UConn Students Fighting for Broader Free Speech Protections Face Backlash on Campus
“The University of Connecticut is permitted to, and will, limit expression in order to protect public safety and the rights of others,” states the university’s official policy regarding campus speech, adopted in 2017. “This includes expression that is defamatory, threatening, or invades individual privacy. Protected speech may also be reasonably regulated as to the time, place, and manner of the expression.”
To Isadore Johnson, a rising senior at the University of Connecticut (UConn), this didn’t sound like a very free speech–friendly policy at all.
Johnson—a founder of UConn’s Students for Liberty (SFL) chapter—delights in debating and befriending people he disagrees with across the political spectrum. So he was dismayed by the university’s statement and worried it would be misinterpreted by students to shut down speech with which they disagree.
“I think many universities, including UConn, take it for granted that students appreciate the protections and values of open discourse and discussion,” Johnson tells Reason. “Many students do not, and it is incumbent on the university to clarify and explain such values so students know what rights are protected. The right to argue vigorously and sometimes offensively is part of our civic culture, and students ought not be protected against that.”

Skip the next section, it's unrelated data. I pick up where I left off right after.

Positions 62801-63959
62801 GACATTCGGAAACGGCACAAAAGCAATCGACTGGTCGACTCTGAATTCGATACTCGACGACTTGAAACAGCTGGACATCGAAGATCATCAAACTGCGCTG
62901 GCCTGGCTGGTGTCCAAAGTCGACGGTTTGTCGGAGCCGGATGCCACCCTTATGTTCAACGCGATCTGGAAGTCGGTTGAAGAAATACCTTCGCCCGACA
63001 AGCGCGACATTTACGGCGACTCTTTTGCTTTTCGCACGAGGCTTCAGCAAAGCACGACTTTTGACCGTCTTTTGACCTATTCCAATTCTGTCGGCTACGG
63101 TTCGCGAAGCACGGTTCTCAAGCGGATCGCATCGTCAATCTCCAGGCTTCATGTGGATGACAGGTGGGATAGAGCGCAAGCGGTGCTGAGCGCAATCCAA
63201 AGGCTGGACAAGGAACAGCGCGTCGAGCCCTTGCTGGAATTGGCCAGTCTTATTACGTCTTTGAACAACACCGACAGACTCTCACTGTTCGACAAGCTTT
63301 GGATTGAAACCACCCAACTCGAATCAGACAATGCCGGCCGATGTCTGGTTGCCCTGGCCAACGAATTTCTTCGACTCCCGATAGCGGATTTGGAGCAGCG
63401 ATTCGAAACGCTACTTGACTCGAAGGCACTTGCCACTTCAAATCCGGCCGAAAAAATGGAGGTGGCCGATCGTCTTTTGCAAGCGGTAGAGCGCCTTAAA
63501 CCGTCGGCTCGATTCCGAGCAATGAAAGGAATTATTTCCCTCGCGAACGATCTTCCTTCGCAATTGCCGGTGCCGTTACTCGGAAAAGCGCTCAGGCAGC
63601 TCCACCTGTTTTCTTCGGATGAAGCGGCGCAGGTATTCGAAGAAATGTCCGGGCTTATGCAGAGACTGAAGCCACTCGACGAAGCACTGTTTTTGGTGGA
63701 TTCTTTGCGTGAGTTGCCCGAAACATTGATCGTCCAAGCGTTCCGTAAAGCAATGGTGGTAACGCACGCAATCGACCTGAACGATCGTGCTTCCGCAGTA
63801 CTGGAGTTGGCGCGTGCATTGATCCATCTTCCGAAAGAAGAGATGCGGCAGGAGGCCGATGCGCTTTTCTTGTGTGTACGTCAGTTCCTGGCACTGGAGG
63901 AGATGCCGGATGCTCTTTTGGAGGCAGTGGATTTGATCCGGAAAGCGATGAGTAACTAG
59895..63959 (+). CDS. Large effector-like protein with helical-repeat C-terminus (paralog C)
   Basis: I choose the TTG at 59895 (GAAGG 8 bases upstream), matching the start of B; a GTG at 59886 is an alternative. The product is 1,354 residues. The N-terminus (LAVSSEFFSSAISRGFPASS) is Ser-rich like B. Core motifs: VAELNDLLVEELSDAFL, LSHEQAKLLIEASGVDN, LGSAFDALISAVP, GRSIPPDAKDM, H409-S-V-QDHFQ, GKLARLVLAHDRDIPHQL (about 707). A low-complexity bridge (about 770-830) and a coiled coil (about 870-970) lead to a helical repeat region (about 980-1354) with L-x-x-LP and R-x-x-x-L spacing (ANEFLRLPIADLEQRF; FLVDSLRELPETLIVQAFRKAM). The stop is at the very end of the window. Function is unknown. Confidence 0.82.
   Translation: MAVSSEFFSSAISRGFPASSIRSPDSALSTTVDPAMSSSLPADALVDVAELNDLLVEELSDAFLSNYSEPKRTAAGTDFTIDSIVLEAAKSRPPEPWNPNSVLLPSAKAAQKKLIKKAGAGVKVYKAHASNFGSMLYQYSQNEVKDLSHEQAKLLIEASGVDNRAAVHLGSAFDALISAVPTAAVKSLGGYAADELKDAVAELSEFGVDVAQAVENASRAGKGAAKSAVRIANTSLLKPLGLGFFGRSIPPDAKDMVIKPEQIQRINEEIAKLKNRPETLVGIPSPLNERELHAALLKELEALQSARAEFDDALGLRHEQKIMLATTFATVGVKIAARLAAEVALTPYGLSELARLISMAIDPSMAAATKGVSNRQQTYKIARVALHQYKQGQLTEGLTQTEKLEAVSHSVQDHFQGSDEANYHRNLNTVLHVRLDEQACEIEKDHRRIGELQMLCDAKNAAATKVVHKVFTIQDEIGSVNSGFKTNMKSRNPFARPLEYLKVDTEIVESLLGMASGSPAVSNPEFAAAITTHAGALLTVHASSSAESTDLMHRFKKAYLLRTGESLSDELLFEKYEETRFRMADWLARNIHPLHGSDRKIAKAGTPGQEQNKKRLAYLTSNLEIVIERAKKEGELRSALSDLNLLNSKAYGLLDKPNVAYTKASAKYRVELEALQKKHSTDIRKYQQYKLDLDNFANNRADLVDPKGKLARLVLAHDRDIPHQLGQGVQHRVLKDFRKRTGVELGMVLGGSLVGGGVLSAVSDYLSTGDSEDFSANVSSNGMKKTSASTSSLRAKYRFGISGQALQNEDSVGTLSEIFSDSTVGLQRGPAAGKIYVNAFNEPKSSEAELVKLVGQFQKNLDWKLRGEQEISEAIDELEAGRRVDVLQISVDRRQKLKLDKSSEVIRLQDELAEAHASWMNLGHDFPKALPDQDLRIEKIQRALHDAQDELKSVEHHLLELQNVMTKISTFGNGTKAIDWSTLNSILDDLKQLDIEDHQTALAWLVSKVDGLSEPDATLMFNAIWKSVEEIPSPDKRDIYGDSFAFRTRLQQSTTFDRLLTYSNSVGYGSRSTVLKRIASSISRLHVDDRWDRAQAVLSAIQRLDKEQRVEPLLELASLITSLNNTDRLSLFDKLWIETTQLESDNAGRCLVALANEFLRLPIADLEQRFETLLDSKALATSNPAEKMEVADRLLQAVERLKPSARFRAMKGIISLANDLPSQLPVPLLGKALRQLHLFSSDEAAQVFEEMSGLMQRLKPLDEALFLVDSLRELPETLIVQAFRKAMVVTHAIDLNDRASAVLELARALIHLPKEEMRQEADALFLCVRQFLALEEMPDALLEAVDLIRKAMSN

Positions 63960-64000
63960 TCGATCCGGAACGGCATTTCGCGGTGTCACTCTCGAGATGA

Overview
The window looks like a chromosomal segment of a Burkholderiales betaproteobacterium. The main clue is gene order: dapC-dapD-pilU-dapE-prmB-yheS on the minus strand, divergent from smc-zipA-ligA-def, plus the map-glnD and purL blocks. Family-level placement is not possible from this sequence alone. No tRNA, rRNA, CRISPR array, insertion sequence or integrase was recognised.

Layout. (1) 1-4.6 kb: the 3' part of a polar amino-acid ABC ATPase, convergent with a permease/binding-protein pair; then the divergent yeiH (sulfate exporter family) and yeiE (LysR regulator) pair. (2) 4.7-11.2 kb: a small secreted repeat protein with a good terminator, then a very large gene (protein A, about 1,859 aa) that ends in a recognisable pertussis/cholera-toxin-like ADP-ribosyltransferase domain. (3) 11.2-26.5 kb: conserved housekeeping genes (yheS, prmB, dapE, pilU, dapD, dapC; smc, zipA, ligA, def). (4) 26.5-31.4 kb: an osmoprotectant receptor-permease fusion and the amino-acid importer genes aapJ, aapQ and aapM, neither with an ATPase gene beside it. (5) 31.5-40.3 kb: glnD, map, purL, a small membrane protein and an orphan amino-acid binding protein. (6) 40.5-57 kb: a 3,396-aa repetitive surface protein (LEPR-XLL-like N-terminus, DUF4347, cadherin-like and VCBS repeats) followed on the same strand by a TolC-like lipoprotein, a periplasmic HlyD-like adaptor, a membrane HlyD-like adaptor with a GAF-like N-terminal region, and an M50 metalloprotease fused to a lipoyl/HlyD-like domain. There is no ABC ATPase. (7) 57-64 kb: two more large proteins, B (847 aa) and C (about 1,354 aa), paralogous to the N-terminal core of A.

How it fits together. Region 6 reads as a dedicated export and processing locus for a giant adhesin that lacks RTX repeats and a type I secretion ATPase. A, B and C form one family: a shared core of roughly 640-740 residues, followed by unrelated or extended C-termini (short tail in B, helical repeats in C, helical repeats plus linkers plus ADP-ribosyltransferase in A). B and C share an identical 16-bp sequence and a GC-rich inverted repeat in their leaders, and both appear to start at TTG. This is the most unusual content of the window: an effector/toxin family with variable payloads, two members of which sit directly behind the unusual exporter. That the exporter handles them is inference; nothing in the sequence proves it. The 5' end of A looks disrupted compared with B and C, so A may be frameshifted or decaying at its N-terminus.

Johnson was determined to improve free speech rights on his campus, no matter the social cost. That commitment was put to the test after a statement he proposed to the student government to protect freedom of speech on campus created a storm of outrage from his peers.
The proposed statement on the freedom of speech and expression—submitted to the undergraduate student government last spring by Johnson, other members of the SFL chapter, and student body President Michael Hernández—was based on the well-regarded Chicago Statement. It includes quotes from free speech advocates across history, such as academic Michael Poliakoff and philosopher John Stuart Mill.
The Foundation for Individual Rights in Education said the students’ “UConn Statement” employs “gold-standard free speech policy language” but nothing “groundbreaking.” Nonetheless, Johnson and his friends received significant and sometimes vitriolic pushback from their peers on campus.
In a number of public Instagram stories, opponents of the statement called Johnson, Her
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